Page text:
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Otogi 2: Immortal Warriors

Ever had that great feeling where you open up your wallet to find a completely forgotten 20 note tucked away in there? We got the same pleasant surprise when we played last year's Otogi - Myth of Demons (Issue 21, 8.0), a real sleeper hit that went woefully unnoticed by many gamers. Sega has done the righteous thing and released the sequel (which has gone done a storm in Japan) over here, and this mystical masterpiece has even more to offer than its predecessor.

Core gameplay remains exactly the same as the original, which is great news for Otogi fans. Demons have once again infested mythical China, and players are tasked with eradicating the problem. But forget the script, this is really just an excuse for some truly exhilarating hacking, slashing and all round destructive madness. This Morning's makeover team would be proud of the visual advancements of this sequel, as the environments look absolutely stunning, and gorgeous lighting effects create a beautiful, ethereal atmosphere. A new physics engine makes slicing your way through the scenery an absolute joy, and great particle effects make for some spectacular smashing.

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Otogi 2 really goes to town on the destruction front, with tons of destructible scenery in every environment. Combat is simple and intuitive, and although limited to two buttons, it's possible to pull off massive, hugely satisfying combos. We knocked up a finger-burning total of 1043 on one level, but didn't mind the pain one bit thanks to the truly spectacular nature of the action. The lock-on function returns, though is only of use when unleashing one of your spectacular magic attacks.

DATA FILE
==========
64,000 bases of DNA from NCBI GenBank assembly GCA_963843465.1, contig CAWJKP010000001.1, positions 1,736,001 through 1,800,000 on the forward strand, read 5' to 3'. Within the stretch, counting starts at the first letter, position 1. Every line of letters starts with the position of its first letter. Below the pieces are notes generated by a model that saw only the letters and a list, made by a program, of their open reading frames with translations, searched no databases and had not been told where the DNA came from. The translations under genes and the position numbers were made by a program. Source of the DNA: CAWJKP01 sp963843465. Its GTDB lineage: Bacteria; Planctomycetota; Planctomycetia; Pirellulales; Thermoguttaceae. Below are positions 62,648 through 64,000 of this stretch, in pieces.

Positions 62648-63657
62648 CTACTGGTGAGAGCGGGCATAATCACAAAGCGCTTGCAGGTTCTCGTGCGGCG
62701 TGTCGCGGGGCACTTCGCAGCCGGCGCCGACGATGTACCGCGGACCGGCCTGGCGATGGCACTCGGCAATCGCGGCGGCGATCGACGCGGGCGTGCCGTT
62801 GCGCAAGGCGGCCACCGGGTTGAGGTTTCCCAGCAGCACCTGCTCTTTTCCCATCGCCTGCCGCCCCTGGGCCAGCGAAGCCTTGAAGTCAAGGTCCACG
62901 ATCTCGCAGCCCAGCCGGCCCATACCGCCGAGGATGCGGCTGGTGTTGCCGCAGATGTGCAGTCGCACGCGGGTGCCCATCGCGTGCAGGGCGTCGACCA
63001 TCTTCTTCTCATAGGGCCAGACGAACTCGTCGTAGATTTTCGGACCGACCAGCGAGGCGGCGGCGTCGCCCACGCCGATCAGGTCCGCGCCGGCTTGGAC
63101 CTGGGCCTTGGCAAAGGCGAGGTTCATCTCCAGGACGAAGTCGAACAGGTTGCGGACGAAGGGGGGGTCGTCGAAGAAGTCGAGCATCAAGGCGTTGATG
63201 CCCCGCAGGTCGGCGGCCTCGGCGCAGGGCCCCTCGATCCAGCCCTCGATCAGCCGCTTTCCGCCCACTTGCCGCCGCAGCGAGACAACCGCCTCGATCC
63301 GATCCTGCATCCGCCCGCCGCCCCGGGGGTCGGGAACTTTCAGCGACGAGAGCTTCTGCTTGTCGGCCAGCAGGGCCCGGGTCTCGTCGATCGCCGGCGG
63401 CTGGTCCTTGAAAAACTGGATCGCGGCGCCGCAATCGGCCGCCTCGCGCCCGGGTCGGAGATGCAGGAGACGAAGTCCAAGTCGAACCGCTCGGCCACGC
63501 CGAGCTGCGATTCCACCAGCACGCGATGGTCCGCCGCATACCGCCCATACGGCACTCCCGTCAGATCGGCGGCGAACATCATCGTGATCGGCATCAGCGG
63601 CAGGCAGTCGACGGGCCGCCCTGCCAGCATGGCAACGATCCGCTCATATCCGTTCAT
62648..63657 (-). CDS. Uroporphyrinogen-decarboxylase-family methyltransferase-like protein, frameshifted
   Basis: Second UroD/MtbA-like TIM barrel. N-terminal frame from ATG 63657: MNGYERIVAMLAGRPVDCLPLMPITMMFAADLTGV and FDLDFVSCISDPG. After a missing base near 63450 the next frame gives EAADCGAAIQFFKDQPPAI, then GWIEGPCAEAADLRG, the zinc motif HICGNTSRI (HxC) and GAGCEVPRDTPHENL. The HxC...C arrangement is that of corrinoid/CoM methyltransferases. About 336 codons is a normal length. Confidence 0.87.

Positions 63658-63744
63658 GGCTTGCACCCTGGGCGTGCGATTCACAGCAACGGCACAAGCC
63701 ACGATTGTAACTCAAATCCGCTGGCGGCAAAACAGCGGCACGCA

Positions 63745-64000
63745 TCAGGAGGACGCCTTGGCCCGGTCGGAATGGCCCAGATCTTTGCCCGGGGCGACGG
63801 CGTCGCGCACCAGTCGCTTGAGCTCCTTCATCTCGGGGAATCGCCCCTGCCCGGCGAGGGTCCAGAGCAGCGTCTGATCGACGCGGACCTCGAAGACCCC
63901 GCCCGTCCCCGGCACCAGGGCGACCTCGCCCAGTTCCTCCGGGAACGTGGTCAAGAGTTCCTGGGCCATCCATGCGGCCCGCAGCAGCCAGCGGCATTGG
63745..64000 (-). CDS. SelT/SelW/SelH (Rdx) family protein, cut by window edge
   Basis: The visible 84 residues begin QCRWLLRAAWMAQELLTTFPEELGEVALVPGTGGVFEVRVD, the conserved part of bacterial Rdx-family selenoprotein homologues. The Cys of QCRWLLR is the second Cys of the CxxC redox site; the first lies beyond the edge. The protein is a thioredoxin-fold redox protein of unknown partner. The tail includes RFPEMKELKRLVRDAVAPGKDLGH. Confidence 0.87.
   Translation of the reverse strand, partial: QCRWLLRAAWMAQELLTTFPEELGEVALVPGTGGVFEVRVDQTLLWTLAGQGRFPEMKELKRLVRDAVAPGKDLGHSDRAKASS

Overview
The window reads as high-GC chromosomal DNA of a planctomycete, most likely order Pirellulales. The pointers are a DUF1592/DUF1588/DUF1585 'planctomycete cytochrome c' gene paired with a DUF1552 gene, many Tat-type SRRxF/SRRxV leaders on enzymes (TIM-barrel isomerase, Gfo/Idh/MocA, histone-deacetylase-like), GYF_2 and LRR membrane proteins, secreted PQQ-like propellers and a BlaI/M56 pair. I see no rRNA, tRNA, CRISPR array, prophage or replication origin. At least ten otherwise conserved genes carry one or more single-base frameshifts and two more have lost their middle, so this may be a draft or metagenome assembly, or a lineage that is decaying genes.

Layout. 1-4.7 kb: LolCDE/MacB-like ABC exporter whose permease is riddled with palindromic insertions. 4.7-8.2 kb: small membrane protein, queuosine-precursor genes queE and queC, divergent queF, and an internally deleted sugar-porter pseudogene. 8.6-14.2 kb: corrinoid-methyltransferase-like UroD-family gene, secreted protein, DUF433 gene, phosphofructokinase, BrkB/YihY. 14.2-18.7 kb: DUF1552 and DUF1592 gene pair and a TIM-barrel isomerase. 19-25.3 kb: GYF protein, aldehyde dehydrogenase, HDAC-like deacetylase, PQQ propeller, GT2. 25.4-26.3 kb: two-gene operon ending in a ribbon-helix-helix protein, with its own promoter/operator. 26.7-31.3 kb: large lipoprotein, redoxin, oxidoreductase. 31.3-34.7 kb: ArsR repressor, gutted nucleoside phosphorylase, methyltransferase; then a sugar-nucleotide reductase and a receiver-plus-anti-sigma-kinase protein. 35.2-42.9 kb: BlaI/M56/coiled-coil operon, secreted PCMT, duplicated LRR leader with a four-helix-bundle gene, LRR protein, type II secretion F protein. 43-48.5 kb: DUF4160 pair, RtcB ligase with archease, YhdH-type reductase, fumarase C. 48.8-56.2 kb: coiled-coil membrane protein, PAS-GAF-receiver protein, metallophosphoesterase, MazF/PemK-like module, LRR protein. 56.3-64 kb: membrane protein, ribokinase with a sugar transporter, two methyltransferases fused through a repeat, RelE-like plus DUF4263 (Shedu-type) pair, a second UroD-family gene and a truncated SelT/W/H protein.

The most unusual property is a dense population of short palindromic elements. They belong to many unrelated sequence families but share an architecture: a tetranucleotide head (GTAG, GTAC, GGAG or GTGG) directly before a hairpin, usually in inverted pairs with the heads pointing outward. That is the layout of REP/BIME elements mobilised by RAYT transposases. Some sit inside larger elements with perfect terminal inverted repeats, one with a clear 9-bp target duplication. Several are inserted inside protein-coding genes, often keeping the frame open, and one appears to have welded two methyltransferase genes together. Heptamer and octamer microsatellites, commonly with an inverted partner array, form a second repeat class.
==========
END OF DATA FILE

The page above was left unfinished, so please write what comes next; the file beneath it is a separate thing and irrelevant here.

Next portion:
Five new playable characters partner returning hero Raikoh in his quest. With their unique strengths and attributes, each is individually suited to particular stages. A fleet of ghoul ships attacking the mouth of a river must be dealt with swiftly, and although it may be tempting to use the brute force of Kintoki, the tight time limit means the weaker, yet more nimble Sadamitsu is of greater use. With warriors only available for one mission per stage, strategy plays an even greater role than before.

This typifies Otogi 2's migration towards a heavier emphasis on RPG elements, which is only a good thing. After each stage your performance is graded on the number of enemies and objects destroyed, maximum combos and time completed. Upgrade points are awarded, and your characters levelled up. New magic, weapons and accessories can be purchased in the all-encompassing shop, and specifically equipped before each mission. This adds considerable depth to such an action-heavy beat 'em up, and yet never detracts from the true nature of the game.

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We really haven't got much to gripe about with Otogi 2. The camera can be a bit of an issue - it's painfully slow to fully rotate and occasionally gets stuck. Also, due to the sheer number of enemies players face, the action can get repetitive and suffer from the odd bit of slowdown. However, considering the sheer scale of mayhem and destruction going on at any one time, we can easily overlook this. Such a humble gem of a game deserves recognition on the scale of more publicised actioners on release, and any self respecting beat 'em up fan definitely needs this in their life.

The verdict

Plays and looks far superior to its pioneering predecessor. An absolutely stunning, deceptively deep actioner.

8
Format
Xbox
Developer
From Software
Publisher
Sega
Genre
Action

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